I am increasingly convinced that the main reason free will advocates remain among us is not the oft-cited sense in which we are desperate to be free and it runs in our veins. The reason free will advocates remain amongst us is not a desire to be Lord and master of our lives – they are nevertheless usually evangelical after all – but because they do not properly understand grace.
We typically do not help people out with this problem. Grace is usually defined as unmerited favour, or something like that. But it is clear that you can have unmerited favour whilst still adding something to the work. Theoretically, God can smile upon those favourably who then proceed to do whatever is required to top up his effort to save them. If salvation is a matter of grace, and grace is merely unmerited favour, what is stopping God putting his favour on you – entirely of his own volition for his own good pleasure – whilst still insisting you do something or other? Isn’t that the essence of prevenient grace; the mere ability to now believe?
The issue is, that is not really how Paul defines grace. It certainly does involve unmerited favour, no question about that, but it is surely something more. Here is what he says in Ephesians 2:4-5:
God, who is rich in mercy, because of his great love that he had for us, made us alive with Christ even though we were dead in trespasses. You are saved by grace!
Paul has already said that we were dead in trespasses and sin and outlines the consequences of our spiritual deadness in vv1-3. Here, he makes the point again. Prior to salvation, we are dead. Most of us recognise, dead people don’t talk, reach out, move towards, think, feel or believe anything. If we are spiritually dead, we have no spiritual ability. Zero.
Grace, Paul says, is not just unmerited favour. Grace is a gift bestowed upon us simply because the giver wishes to give it to us. In this case, Paul insists, that grace is that ‘God… made us alive with Christ even though we were dead in trespasses’. Who made us alive? Not us, not our belief, not our will, but God. What does Paul call it when God – entirely apart from any involvement whatsoever on our part – makes us alive in Christ? Grace!
In case we want to argue that such grace merely makes it possible for us to believe, Paul rules out any involvement in our expression of faith too. He goes on to reiterate that we are, ‘saved by grace through faith, and this is not from yourselves; it is God’s gift’. He’s already told us we are saved by grace before, which is God making us alive. This time he adds, ‘through faith’ before quickly noting ‘and this is not from yourselves; it is God’s gift’. Even the faith we express is God’s gift to us. He is the one who makes us alive in Christ and the faith we express is also from God, bestowed upon us.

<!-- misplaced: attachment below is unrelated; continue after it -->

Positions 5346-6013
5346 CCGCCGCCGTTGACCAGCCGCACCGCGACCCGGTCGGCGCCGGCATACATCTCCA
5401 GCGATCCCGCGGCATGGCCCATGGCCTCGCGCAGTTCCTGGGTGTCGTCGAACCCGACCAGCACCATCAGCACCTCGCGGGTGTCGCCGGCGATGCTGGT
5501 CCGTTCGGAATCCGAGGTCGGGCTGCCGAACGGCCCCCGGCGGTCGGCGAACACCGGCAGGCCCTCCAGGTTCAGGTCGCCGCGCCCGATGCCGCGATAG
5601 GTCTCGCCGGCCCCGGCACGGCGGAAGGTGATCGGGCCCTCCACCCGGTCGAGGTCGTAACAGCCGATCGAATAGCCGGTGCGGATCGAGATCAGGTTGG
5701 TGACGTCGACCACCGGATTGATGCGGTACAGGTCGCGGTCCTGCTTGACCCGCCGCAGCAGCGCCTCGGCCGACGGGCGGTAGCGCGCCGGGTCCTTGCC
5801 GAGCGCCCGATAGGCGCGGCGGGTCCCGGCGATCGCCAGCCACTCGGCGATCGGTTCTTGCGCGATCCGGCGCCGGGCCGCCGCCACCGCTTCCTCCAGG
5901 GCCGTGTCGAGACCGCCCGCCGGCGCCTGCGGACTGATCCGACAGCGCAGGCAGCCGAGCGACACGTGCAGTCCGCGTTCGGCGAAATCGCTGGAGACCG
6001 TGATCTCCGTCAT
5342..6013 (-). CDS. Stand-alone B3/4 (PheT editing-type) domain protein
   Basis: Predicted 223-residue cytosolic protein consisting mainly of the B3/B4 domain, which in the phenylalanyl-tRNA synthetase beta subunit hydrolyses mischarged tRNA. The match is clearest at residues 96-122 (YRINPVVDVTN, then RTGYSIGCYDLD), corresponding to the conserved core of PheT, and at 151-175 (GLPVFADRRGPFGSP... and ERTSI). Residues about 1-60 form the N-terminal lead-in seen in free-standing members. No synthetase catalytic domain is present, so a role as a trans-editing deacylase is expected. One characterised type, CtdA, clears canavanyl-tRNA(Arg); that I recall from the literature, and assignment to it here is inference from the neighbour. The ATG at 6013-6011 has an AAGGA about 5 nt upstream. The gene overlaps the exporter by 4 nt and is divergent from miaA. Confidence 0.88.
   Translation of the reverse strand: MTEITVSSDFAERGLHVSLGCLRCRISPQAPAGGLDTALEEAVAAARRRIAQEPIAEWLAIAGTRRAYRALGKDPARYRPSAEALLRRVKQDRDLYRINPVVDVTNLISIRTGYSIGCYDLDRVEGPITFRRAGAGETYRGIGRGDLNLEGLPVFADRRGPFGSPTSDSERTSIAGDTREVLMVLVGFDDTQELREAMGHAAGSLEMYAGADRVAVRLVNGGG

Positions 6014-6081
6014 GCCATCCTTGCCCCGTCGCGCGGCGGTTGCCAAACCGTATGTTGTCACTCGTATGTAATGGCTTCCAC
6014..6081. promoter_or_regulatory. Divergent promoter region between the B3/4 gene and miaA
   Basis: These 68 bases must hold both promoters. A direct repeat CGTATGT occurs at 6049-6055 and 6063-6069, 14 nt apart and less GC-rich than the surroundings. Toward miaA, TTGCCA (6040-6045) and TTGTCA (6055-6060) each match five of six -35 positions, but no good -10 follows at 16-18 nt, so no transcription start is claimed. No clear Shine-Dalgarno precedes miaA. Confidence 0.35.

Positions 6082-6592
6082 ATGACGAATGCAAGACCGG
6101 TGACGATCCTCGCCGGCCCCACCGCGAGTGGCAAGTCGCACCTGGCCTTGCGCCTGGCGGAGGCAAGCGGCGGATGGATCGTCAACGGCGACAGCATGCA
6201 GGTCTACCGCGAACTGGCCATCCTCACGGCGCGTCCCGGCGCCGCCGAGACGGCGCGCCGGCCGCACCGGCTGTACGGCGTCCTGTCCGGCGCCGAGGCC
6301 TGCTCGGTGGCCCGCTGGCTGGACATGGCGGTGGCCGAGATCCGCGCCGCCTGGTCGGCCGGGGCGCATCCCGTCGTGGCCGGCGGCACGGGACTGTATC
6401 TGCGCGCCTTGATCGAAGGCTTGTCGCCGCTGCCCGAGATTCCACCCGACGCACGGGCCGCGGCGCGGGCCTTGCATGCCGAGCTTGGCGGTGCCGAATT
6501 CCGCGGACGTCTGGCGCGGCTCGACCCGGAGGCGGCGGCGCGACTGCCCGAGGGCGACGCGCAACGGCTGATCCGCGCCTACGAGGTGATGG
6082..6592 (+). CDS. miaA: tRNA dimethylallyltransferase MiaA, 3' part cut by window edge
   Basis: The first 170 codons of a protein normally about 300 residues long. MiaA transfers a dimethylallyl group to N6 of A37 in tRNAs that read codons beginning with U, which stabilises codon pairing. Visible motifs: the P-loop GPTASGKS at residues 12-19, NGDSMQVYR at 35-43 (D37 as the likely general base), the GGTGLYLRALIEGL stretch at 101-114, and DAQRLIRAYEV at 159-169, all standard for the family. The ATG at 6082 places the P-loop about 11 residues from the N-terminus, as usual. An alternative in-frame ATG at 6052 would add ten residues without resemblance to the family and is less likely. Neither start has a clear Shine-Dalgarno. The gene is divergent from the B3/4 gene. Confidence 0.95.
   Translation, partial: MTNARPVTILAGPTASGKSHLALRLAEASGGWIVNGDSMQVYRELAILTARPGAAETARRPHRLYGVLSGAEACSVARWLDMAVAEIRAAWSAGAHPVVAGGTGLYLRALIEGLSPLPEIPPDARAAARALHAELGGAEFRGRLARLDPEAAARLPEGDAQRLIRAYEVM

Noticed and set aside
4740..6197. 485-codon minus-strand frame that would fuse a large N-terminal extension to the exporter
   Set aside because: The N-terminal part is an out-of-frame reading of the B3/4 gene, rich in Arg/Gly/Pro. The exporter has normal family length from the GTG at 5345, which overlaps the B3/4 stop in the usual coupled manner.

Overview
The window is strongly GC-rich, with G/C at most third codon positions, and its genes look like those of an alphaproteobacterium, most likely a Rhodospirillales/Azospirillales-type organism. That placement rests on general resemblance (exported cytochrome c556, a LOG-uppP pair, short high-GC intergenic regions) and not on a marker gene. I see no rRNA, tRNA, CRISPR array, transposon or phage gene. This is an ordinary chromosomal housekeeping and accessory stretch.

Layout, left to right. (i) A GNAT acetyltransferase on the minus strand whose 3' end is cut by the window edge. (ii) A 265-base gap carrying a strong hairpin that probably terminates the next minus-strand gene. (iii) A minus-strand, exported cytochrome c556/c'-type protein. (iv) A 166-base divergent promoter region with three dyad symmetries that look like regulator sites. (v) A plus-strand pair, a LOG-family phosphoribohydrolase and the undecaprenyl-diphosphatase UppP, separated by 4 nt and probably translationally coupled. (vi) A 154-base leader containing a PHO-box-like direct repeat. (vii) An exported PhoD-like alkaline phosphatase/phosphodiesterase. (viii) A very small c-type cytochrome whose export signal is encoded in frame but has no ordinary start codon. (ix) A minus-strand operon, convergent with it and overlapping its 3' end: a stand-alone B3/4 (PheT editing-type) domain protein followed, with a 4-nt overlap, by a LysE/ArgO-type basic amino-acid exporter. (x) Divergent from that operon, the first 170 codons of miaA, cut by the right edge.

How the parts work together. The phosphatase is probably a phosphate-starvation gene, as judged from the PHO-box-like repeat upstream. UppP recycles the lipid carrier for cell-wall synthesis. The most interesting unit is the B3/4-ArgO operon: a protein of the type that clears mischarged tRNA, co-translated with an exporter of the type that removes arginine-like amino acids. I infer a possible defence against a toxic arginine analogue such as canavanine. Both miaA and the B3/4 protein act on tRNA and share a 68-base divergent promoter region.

Just to make ultra-certain we understand him rightly, he adds further ‘not from works, so that no one can boast.’ Even our faith, Paul says, comes from God otherwise it might be counted as a work in which we might be able to boast. If we add even our believing or will to our salvation, it is no longer by grace that we are saved. If faith is something we work up within ourselves, then God’s grace is no longer the cause of salvation in the face of what Paul plainly tells us.
We can only affirm grace alone and faith alone at the same time if faith is a product of grace. Faith – as Paul expressly tells us – is also a gift of God. Faith cannot be a work lest it undercut grace. Faith is simply the expression of belief that God has made us alive in Christ. Faith, if it is not to be a work, must also come from God. Faith, if it really is us effectively saying ‘I give up and can only rely on Christ and trust in God’s mercy on me, a sinner’ cannot be the product of our own will. That is not to give up, but to will up the power within ourselves to put our faith in God. It is the very opposite of giving up our effort and instead relying on our own will and fortitude for faith.
Faith, as Paul puts it, is a gift of God. Paul insists by grace we are saved and says, in no uncertain terms, that grace is God himself making us alive in him. Our will is not only dead in sin and unable to choose for Christ, any sense that we could means that salvation is not of grace but primarily a matter of our own work, willing it for ourselves.
As soon as we understand what grace actually is – God making us alive in Christ for his own good pleasure entirely apart from anything we might do to deserve it – any thoughts of free will must go out the window. None of that is to deny free agency and does not make us hard determinists (another discussion for another day), but it does mean that if our faith has come from ourselves, not only are we contradicting the flat words of Paul, we are making faith a work, further denying what Paul says plainly. Without grace, there is no faith. If we are saved by grace alone, faith alone makes sense because it is our giving up on efforts to save ourselves. If faith is worked up in ourselves, not only is salvation not by grace alone, our faith is actually a work and amounts to our doing something to earn our salvation, which most evangelical free will advocates wish to reject. If we are not to work for our salvation, and it is by grace alone, we must accept the faith involved is also God’s gift to us and it is all entirely of him, apart from works, so we cannot boast.